Some good friends recently bought a house, and tore out a built in bookshelf. They wanted to replace it with some floating shelves that looked like a reclaimed beam. I figured it’d be easier (and cheaper) to fake it than wait on finding the right beam. It was interesting because one side of the inset was brick, and the other was drywall.
This is an extremely simple project that could be adjusted to just about any situation. If you don’t have an inset like theirs and are just interested in a floating shelf that hangs on a wall, I’ve got one of those here that you can check out!
Oddly enough, I’ve got a different set of friends who also want a floating shelf piece, but it will be entirely different than either of the two I’ve done previously. I’ll be posting it in the near future as well, so keep an eye out!
First, I cut 1×12 pine down to the width of my shelves.
Next, I trimmed to shelf depth, minus the face thickness (1/2″).
I trimmed the end of a pallet slat flush, before cutting it to shelf width.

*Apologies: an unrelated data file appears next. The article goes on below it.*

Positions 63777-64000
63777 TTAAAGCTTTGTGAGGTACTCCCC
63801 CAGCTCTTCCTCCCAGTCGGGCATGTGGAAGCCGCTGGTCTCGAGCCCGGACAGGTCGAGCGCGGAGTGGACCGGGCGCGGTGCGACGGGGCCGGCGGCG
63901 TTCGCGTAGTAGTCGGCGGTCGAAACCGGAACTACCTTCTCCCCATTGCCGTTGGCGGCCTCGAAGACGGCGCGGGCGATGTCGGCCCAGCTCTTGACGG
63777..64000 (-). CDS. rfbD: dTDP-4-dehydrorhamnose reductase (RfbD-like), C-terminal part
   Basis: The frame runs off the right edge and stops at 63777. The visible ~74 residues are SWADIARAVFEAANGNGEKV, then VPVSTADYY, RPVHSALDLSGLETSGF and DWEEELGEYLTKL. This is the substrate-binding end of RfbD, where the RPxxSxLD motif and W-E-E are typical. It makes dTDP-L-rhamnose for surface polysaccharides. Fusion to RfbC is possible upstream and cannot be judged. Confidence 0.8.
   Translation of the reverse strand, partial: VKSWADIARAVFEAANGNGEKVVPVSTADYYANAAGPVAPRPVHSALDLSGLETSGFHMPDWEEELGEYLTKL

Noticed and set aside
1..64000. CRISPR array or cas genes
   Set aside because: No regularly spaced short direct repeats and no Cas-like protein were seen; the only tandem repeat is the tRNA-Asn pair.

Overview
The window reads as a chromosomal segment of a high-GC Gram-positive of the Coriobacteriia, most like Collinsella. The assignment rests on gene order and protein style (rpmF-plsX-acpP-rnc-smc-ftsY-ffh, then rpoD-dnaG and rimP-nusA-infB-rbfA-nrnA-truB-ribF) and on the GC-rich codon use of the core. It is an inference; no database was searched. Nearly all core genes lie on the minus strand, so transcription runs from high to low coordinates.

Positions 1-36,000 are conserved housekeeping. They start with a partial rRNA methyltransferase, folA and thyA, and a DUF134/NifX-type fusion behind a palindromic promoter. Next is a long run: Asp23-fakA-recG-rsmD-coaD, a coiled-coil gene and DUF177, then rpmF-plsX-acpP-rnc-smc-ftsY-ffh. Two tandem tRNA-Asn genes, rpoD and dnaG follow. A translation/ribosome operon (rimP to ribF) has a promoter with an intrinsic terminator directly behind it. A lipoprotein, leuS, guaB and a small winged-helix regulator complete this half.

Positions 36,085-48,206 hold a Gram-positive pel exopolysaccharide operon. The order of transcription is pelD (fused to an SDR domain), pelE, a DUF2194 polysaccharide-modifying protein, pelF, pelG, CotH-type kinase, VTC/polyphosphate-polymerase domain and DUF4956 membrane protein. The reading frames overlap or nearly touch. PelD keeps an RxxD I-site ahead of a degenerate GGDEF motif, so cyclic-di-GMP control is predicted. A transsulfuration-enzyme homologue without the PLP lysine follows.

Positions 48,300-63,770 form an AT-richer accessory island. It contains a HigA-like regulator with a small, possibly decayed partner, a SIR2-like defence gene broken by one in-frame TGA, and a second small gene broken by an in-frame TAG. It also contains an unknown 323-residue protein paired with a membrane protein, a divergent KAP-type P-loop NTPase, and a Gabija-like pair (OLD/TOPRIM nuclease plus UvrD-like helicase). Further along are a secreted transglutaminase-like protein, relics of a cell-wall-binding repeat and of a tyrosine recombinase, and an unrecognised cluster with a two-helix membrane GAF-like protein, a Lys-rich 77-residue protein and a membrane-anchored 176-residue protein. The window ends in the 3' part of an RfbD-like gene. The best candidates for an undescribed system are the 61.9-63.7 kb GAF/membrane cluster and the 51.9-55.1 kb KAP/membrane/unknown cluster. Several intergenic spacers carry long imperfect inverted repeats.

On the table saw, I trimmed off just enough to remove the rough edge.
Then ripped the slat to final shelf thickness (2 1/2″).
I ripped scrap 3/4″ pine into strips at 1″ wide.
Then I cut these strips to match the depth of the shelves.
I glued these strips down to the pine board, keeping them away from the outside edges.
I used brad nails to hold them in place while the glue dried.
I added glue to the top of those strips.
After sandwiching on another pine board, I nailed them together.
All of the front faces of the boards then got covered in glue.
The pallet strip was nailed on to become the shelf face.
I used a rasp to tear up the smooth cut edges, matching the ruggedness of the pallet strip.
Using an orbital sander, I smoothed out any sharp or rough areas.
I used a dark stain to make the wood match better and look like an old beam.
Finally, I cut two more 3/4″ strips for each shelf.
I used a Leica laser level to transfer my shelf locations to the side walls of this inset area.
I transferred the two marks to the 3/4″ strips.
Then I drilled a 3/8″ hole on those marks.
I matched up those holes with the marks, and drill shallow pilot holes with a masonry bit.
Then drilled the full depth holes.
The 3/4″ strip was attached to the brick with Tapcon screws.
I followed the same process for drilling the holes to the other side.
Since it was drywall, I enlarged the holes to fit my anchors.
I pushed in two drywall anchors capable of holding 100+ lbs each.
I drove screws in to mount the strip to the anchors.
The shelves slid right onto the 3/4″ strips.
The shelves turned out great!
Even up close, they look almost like a solid beam.